By March, Northern Ireland will have Europe’s most advanced fibre network. BT Ireland CEO Colm O’Neill explains to John Kennedy that the Republic needs to hurry up.
It will be remembered as the ‘Tale of Two Economies’. One economy super-charged by a fibre broadband rollout that was the most advanced in Europe, in turn invigorating local businesses and leading to real economic and social change.
The other economy, which has every reason to believe it is a digital leader with its cities that are home to the world’s biggest internet
firms, is undermined across the land by crumbling infrastructure, lacklustre policy and slow-paced regulation.
The first economy I mention is that of Northern Ireland, which by the end of March will have 89pc of lines connected to a fibre-enabled
street cabinet. Current speeds are up to 40Mbps but in the coming months will roughly double to 80Mbps.
Crucially – something telecoms leaders and policymakers in the other economy, the Republic of Ireland, need to understand – these fibre networks are available on an open, wholesale basis to all communications providers on equivalent terms.
Digital infrastructure rollout in the Republic has been stifled for years by regulatory failures when it comes to the copper network, poor investment in nationwide fibre and the ongoing wait for the Next Generation Network Taskforce to reveal its strategy.
The lack of an up-to-date modern broadband network has held back businesses from embracing e-commerce.
Hope for Ireland’s infrastructure
GETTING NETWORKED FOR GROWTH IS A TOP PRIORITY
89pc: Percentage of lines in Northern Ireland that will be connected to fibre by next month
80Mbps: Broadband speeds in 89pc of homes and 85pc of businesses in Northern Ireland by next month
100pc: Derry became the first city in Europe to have 100pc of lines connected to fibre
2015: When and France and Germany can expect to achieve similar fibre levels as Northern Ireland
For BT Ireland CEO Colm O’Neill, there is always hope and he believes these enduring infrastructure headaches can’t forever hold the country back.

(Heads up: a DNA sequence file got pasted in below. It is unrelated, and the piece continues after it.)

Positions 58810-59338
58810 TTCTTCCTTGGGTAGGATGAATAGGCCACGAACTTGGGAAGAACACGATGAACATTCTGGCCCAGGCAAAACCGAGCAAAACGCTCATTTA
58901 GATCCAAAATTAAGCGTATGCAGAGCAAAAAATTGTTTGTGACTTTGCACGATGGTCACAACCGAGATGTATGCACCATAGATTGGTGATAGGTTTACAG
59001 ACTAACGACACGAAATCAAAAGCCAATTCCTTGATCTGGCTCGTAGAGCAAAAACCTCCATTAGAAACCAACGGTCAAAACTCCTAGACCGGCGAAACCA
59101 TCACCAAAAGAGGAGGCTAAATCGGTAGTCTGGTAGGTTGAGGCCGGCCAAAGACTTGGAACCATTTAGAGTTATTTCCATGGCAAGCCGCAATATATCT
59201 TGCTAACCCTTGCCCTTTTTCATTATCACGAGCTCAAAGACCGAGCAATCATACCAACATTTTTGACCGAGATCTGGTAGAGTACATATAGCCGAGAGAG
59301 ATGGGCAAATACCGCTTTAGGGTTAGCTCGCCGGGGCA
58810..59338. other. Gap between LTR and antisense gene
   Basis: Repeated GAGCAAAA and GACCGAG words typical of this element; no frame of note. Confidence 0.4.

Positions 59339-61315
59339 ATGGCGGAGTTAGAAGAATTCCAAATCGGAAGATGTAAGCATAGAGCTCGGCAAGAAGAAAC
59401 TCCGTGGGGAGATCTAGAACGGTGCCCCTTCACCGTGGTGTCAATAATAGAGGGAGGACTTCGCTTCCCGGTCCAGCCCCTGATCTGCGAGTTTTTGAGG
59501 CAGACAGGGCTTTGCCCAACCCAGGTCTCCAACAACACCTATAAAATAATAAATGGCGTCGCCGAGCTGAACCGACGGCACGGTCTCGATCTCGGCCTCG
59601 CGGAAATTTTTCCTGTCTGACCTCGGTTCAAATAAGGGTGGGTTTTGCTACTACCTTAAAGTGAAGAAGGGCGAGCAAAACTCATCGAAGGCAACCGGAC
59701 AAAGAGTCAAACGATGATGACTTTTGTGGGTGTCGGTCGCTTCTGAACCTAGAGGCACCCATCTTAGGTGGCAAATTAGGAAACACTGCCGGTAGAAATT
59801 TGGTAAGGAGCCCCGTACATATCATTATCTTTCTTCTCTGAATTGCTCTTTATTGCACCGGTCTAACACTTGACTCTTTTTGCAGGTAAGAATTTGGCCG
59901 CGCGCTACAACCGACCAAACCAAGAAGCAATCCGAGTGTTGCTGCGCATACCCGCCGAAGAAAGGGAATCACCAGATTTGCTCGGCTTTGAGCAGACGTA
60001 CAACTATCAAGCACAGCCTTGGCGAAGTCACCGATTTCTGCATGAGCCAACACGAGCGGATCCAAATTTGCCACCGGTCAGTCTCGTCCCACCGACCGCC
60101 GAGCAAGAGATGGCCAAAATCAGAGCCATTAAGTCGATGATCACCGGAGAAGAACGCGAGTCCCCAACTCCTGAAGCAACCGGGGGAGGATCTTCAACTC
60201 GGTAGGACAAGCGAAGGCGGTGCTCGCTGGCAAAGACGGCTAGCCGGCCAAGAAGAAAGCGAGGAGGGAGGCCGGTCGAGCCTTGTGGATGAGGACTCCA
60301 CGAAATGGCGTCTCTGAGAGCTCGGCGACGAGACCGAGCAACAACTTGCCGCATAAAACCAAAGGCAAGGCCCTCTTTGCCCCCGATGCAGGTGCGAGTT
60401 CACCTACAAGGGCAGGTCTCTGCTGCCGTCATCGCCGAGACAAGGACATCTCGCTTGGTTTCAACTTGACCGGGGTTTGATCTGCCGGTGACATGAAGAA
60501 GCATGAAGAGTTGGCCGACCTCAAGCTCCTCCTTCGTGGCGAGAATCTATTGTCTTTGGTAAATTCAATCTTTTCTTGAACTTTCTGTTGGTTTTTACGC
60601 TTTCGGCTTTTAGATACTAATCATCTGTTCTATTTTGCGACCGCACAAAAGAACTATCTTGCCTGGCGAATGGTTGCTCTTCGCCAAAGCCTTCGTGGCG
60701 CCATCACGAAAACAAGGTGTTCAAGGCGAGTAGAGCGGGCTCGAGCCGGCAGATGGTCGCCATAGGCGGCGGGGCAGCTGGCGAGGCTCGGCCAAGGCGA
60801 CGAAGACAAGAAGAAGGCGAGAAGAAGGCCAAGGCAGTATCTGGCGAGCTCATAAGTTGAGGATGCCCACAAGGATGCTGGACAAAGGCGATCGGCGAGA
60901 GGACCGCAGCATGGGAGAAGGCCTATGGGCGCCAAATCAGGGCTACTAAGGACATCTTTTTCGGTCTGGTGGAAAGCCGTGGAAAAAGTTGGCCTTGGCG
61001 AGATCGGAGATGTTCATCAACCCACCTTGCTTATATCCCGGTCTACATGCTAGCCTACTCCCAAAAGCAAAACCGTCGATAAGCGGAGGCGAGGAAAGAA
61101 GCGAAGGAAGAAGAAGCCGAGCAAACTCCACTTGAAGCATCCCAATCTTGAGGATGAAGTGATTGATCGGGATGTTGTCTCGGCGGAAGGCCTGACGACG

“It’s important to start from the positives. Let’s be clear: we still have a great position in the digital world. We have smart people who are early adopters, who adapt quickly and clearly that’s evidenced by some of the biggest global digital companies basing here, but to sustain that and to grow indigenous industry, it’s important to put things in place.
“For me, the building blocks for the digital economy are around infrastructure and skills.
“When you see the impact that good infrastructure has on a society it really is quite extraordinary. We have quite an advanced broadband rollout in Northern Ireland where we will be at 90pc by March 2012 and will be delivering speeds of up to 80Mbps download and 20Mbps upload. When you see what that does for businesses it is remarkable.”
O’Neill cites Derry-based firm Printforme.com, which was among the first firms to be revitalised when Derry last year became the first city in Europe to be 100pc fibre-enabled.
“Here was a business on Ireland’s northwest coast that was predominantly printing for the local community and was under severe pressure. With access to high-speed broadband it was able to get suppliers from the Far East and this enabled them to take on high-value design work from companies abroad, and manage the whole thing from Derry over the internet.”
O’Neill says that in the Republic, we have a way to go on the next-generation network front.
“There is a plan being formulated and we participated in the Next Generation Network Taskforce, but there are going to be challenging decisions for us to make as a society in terms of the priorities on that.”
Fibre network rollout in Northern Ireland
O’Neill’s colleague Frank McManus, head of wholesale sales and services, spearheaded the project in Northern Ireland.
He says the reason it worked was a combination of an existing strategy BT had to deploy next-generation infrastructure and an enlightened policy decision by Arlene Foster’s Department of Enterprise, Trade and Investment.